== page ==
All posts tagged Podcasts

Chicken nuggets against a blue square background imposed in the upper-left corner of an image of a charred industrial kichen after a fire, run through with horizontal red stripes, suggests an image of the U.S. flag.

How’d We Get So Cheap? A Conversation with Bryant Simon

The author of “The Hamlet Fire” discusses a deadly blaze at a chicken-processing facility and the logics of cheapness which provided the kindling.

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A trypctic featuring, left to right, gut bacteria in a petri dish, a photo portrait of Anna Tsing, and a silhouette of a smockstack and smoke.

The Best of End Times: A Conversation with Anna Tsing

The author of “The Mushroom at the End of the World” is back with another exploration of how humans and non-humans will make their lives in the ruins of modernity.

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A large red metal sign, shot from below against a cloudy sky. The title reads "Massacre of Wounded Knee," with the word "Massacre" carved onto a panel added to the top of the sign.

A History Buried at Wounded Knee: A Conversation with Louis Warren

A new history of the Ghost Dance shows Native Americans preparing to live within industrial capitalism and impoverished landscapes without succumbing to assimilation.

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An acorn propped up by its root, which stills into a green moss-covered slope.

The Wild Bunch: A Conversation with Curt Meine and Gavin Van Horn

An important new essay collection avoids the old arguments about wilderness and instead offers 26 meditations on living well in our places.

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The (Built) Environmental Revolution: A Conversation with Sarah Williams Goldhagen

We know nature is good for our brains. Can buildings be, too? A preeminent architectural critic calls for a radical shift in how we design the places where we live, work, and play.

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A parakeet named Punky perched on piano keys. A modified version of a photo by Amyra Moon, March 2011.

Can a Piano Sing a Birdsong?

The French composer Olivier Messaien attempted to reproduce the calls of 80 European birds in a three-hour piece for solo piano. Did he succeed?

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President Lyndon Johnson (left) and Vice President Spiro Agnew (right) watch the Apollo 11 Liftoff at Kennedy Space Center on July 16, 1969. Photo by NASA/Apollo 11.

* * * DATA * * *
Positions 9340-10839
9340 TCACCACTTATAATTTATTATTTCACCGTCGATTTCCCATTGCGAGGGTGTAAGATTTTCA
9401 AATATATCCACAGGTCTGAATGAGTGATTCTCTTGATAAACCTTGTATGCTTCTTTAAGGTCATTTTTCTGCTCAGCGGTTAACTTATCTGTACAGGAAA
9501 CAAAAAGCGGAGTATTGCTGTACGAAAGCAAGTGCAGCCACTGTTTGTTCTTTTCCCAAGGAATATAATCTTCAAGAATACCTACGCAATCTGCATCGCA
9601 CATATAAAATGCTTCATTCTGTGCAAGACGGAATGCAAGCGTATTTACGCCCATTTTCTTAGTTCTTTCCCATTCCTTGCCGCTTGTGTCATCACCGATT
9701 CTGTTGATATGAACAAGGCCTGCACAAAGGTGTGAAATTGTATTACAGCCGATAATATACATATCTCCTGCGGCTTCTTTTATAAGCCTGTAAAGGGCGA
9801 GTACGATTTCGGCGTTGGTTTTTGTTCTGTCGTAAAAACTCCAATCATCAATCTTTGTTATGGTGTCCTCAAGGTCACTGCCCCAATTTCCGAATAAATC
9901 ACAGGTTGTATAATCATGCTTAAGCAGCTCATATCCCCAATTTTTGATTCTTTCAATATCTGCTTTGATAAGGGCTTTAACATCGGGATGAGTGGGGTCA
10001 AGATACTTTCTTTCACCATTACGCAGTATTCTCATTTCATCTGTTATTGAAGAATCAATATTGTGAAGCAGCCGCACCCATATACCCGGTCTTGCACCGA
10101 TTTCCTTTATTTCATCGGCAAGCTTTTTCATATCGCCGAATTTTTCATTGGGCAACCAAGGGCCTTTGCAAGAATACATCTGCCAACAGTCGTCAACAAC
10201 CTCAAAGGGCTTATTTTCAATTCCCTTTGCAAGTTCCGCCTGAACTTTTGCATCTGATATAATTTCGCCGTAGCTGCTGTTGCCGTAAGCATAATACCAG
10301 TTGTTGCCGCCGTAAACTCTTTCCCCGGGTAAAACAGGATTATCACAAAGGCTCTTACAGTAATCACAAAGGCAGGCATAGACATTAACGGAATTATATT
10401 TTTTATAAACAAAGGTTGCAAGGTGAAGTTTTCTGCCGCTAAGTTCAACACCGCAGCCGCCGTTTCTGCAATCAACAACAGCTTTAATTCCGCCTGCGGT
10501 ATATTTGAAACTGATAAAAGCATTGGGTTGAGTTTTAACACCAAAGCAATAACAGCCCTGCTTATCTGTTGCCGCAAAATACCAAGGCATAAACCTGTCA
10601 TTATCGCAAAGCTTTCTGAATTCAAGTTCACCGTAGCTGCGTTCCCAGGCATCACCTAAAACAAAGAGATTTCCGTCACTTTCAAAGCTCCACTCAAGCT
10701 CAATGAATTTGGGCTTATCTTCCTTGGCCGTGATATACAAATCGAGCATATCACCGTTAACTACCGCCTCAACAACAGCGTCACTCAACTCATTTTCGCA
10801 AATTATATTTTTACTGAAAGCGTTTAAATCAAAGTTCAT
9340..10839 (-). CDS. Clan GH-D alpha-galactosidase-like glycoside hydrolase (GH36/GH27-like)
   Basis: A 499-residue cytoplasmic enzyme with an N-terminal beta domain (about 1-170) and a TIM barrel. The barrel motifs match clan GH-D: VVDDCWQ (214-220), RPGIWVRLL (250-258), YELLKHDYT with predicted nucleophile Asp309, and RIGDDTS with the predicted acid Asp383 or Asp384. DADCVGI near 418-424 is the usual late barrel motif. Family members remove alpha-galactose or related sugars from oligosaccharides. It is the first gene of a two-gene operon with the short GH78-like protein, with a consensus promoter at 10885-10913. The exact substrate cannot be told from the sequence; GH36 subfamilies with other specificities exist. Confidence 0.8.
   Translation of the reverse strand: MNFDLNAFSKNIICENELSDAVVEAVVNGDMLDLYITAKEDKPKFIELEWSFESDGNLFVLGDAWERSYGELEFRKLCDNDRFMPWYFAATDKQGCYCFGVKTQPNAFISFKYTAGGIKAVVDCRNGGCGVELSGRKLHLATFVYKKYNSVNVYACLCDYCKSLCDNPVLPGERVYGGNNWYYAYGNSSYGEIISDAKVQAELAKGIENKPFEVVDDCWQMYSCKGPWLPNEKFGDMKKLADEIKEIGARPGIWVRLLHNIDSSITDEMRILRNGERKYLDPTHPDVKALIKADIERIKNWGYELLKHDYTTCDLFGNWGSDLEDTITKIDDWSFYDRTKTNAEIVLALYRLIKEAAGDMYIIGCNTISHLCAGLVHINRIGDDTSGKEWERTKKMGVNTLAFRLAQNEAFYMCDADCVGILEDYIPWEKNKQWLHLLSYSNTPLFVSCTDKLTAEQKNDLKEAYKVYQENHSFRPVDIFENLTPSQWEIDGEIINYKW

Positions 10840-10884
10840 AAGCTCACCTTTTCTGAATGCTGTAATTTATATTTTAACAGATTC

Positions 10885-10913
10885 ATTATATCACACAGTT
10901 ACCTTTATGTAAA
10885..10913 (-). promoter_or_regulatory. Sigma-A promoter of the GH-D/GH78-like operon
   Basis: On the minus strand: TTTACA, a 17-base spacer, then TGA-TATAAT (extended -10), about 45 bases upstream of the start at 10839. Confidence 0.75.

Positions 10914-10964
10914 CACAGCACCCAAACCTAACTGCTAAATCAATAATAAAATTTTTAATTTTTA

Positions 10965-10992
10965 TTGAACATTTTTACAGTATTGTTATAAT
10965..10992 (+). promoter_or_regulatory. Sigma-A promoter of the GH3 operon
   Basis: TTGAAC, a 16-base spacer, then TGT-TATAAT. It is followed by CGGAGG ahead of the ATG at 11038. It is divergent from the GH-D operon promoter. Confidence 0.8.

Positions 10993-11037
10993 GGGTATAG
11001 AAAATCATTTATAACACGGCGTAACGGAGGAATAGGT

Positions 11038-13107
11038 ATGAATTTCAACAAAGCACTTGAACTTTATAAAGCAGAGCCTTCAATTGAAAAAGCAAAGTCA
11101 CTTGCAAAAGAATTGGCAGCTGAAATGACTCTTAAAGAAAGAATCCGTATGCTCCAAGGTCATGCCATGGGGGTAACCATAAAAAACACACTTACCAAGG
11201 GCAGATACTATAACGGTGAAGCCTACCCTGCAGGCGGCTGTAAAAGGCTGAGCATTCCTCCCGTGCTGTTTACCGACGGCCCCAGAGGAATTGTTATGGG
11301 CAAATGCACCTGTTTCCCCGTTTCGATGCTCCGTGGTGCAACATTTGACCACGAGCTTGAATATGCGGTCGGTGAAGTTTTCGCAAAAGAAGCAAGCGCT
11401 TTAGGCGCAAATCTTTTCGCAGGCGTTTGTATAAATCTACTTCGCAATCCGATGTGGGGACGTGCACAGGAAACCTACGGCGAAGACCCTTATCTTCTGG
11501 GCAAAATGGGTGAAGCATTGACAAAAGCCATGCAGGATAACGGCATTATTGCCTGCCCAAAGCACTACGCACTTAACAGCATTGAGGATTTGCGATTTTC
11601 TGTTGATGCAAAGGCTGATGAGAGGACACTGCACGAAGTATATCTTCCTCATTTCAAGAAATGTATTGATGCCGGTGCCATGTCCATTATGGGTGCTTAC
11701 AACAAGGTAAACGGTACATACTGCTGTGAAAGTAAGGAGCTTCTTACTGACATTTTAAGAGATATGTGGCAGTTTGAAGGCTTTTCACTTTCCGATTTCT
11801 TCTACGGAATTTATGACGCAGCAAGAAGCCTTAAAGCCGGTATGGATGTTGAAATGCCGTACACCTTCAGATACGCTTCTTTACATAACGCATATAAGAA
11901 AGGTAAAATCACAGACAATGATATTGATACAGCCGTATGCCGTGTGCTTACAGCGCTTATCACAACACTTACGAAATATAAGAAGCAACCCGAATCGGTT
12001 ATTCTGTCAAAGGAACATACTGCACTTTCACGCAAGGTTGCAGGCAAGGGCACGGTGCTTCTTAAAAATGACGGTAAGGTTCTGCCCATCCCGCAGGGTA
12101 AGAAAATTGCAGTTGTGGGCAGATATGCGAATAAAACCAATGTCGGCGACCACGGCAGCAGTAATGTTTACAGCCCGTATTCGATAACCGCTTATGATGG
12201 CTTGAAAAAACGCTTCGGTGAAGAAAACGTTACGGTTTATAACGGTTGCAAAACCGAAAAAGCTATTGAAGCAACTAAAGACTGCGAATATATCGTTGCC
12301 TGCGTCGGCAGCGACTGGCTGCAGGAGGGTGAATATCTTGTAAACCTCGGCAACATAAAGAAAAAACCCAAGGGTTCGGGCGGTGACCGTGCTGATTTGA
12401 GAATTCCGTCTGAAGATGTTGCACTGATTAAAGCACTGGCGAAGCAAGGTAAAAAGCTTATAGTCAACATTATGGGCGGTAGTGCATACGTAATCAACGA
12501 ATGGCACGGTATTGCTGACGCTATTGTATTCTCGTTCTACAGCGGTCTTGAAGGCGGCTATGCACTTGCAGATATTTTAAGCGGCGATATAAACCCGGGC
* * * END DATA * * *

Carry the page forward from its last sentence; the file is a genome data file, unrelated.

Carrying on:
NASA and the Explosive 1960s: A Conversation with Neil Maher

The author of the new book “Apollo in the Age of Aquarius” shows how NASA shaped, and was shaped by, 1960s environmentalism, feminism, conservatism, counterculture, antiwar protests, and the black freedom struggle.

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The sign welcoming traffic to Iron County and Hurley, Wisconsin, in August 2012. Source: Wikimedia Commons.

Love for Home in a Place Industry Left Behind

When the mines closed throughout Wisconsin’s Gogebic Range, its population collapsed. But many left their hearts there. Now some are even moving back.

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Rowan Oak, home to enslaver Robert Sheegog at the time of the founding of the University of Mississippi (Ole Miss). Photo by Visit Mississippi, 2005.

Ole Miss and the Shadow of Slavery: A Conversation with Jeffrey Jackson and Charles Ross

Ivy League institutions are scrambling to uncover their links to the history of slavery. But the University of Mississippi—built by slaves, amid slave plantations, for slaveowners to teach future slaveowners—might offer the richest insights into the nation’s unshakable ties to centuries of bondage.

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A portrait of the writer William deBuys. Photo by Ben Moscona.

Hunting a Unicorn: A Conversation with William deBuys

The preeminent environmental writer and conservationist ventures into the mountains of Laos to find one of Earth’s rarest creatures and returns believing well-crafted narratives showcasing the beauty of nature can help to fight the Sixth Extinction.

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